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Bean Tricked! Accidentally Bought Whole Coffee Beans (7 Ways to Grind Coffee Beans Without a Grinder)

We’ve all been there. You arrive home with all of your grocery shopping. While unpacking the bags; you find the lovely fresh coffee you can’t wait to brew up. You read that little bit of text on the bag, “whole beans”, and your heart sinks. You don’t have a grinder and usually buy pre-ground coffee beans.

So you’ve accidentally bought whole coffee beans. How on earth can you make coffee out of these when you can’t grind them up?

Accidentally buying whole coffee beans can turn into a happy little mistake. Most kitchens have the means to do a DIY coffee grind. From smashing them up with a hammer to grinding them with a salt or pepper mill; there is a way you can grind those beans up and make an even better cup of Java. Read on and we’ll find out how to grind coffee beans without a grinder.

Bean Tricked! Accidentally Bought Whole Coffee Beans (7 Ways to Grind Coffee Beans Without a Grinder)

Ways To Grind Coffee Beans

A DIY coffee grind can be a really fun way to get creative over how you bust up those beans.

If you’ve never tried coffee brewed from fresh ground beans this could be a whole new world to you. I promise, fresh ground beans make the best coffee.

1. Use a Pestle and Mortal

A pestle and mortar is the good old-fashioned way of smashing up herbs. Why not smash up coffee beans too?

The trick is to crush only small amounts at a time. On top of that, when the beans crush, they can burst into little fragments. You want to use one hand to cover the mortar so you’re both holding it in place and stopping small pieces of bean from escaping.

  1. Drop a few spoonful’s of coffee beans into your mortar. I find it works best to not fill it very high. Just one layer of beans seems easiest to grind.
  2. Crush the beans with the pestle with a strong twisting motion. Make sure to cover over the mortar with your other hand so bean pieces don’t explode away.
  3. Once each bean has been crushed at least a little; press and roll the pestle around the inside of the mortar.
  4. When the beans are ground to your liking, sit the grounds to the side, and repeat on the next little lot of beans for the batch.

2. Use A Food Processor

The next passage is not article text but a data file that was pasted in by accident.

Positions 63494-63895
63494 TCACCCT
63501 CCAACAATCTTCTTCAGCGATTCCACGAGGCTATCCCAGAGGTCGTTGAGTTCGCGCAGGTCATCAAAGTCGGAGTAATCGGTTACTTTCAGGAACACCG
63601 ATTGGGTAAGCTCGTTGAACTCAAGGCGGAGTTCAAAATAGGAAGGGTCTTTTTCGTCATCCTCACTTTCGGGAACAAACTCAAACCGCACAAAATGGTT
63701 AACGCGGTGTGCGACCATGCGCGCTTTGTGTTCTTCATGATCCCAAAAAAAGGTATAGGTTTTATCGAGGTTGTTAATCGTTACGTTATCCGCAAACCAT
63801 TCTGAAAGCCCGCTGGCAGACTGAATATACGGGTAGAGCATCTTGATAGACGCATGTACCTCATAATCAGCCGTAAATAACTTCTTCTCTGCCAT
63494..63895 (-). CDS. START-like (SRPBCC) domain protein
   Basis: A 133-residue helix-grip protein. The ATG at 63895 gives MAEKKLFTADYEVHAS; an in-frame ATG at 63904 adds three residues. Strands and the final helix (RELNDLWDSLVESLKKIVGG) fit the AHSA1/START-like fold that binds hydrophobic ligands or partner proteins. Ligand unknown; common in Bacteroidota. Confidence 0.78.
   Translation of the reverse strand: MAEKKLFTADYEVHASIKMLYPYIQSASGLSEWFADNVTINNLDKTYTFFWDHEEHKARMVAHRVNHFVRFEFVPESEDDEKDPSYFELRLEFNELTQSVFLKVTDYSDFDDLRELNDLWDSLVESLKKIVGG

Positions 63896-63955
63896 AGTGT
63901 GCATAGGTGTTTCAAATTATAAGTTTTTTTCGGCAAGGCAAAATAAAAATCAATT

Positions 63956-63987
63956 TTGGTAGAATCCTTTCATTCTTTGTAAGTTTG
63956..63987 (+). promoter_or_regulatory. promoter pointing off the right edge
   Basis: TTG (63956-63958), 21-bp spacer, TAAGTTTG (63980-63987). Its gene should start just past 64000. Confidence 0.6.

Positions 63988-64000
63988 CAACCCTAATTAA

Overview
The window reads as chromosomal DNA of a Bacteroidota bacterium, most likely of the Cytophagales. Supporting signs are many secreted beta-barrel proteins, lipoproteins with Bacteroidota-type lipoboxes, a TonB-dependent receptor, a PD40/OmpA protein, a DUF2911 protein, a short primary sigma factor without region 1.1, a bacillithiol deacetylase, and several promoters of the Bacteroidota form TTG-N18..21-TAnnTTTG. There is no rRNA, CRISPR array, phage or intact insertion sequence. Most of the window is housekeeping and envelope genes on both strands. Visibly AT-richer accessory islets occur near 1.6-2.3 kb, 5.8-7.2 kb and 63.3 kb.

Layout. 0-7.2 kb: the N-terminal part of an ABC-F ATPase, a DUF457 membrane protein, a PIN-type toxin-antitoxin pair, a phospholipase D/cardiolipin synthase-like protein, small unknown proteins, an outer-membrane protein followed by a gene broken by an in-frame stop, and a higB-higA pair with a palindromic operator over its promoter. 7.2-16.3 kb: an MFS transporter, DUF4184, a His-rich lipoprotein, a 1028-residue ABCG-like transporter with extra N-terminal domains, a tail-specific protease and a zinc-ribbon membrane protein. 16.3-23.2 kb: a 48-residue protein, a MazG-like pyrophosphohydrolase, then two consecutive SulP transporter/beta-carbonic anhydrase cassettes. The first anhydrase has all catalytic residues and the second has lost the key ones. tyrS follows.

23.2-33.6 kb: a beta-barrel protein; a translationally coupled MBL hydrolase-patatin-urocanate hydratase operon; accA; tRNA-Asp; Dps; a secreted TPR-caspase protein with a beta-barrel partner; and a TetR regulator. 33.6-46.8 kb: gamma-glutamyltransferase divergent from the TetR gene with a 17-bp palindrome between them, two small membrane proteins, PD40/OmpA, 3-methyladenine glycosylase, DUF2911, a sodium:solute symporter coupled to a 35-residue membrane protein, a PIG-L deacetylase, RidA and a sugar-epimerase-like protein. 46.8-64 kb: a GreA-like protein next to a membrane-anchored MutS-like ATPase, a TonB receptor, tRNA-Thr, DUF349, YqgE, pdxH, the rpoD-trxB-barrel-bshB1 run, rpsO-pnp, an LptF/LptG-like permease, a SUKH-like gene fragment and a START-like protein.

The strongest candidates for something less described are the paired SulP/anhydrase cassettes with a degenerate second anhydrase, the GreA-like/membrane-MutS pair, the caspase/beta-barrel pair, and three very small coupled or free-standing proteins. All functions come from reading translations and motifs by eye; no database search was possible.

A food processor is really just a big blade grinder. While blade grinders are not as good as burr grinders; they still get the job done.

The trick with using a blade grinder, and in this case with a food processor, is to “pulse” the beans. If you were just to turn it on you would get either an overly fine grind or a very inconsistent grind. Pulsing the beans does give you a better grind and stops it getting too fine.

Listen to beans as you pulse them. They will go from a particularly gritty sound to a bit more of a sandy sound. Tip the food processor from side to side making sure the blades are going through the beans. Keep checking on them to make sure there are no particularly large bits of beans still to be chopped up.

For even more control over your grind, I recommend processing the beans in small batches. That way if some beans accidentally get ground up too fine, you can get other small batches that are more of the grind size you want.

3. A Blender

Similar to using a food processor; a blender is very similar to a large coffee bean blade grinder. Again, the trick here is to use a pulse technique.

Because blenders tend to be more of a conical shape than food processors, you might find a blender more appropriate than a food processor. You absolutely must keep the lid on as you pulse the coffee beans. Those little suckers are sure to go whizzing about as you try to blitz them.

Pulse the beans, maybe tip the blender a little to make sure the blade go through the beans, and listen to that grind.

4. A Big Knife

I’m not suggesting you try to slice the beans. That would be dangerous. Do not chop them.

A large wide blade can do a great job of crushing things if you press them down with the side of the blade. I recommend putting your beans in a plastic freezer bag and then wrapping that bag in a kitchen towel. The bag will stop flyaway bean pieces and the towel will protect the bag.

Things you’ll need:

  • A knife with a wide blade like a Santoku knife.
  • A wide chopping board.
  • A freezer bag large enough for all your coffee beans.
  • A Kitchen towel to wrap around the freezer bag.

Once you’ve collected your tools of bean destruction there’s nothing more but to get crushing them.

  1. Drop your beans into the plastic bag.
  2. Wrap the kitchen towel around the bean bag.
  3. Lay the towel and bag on your chopping board.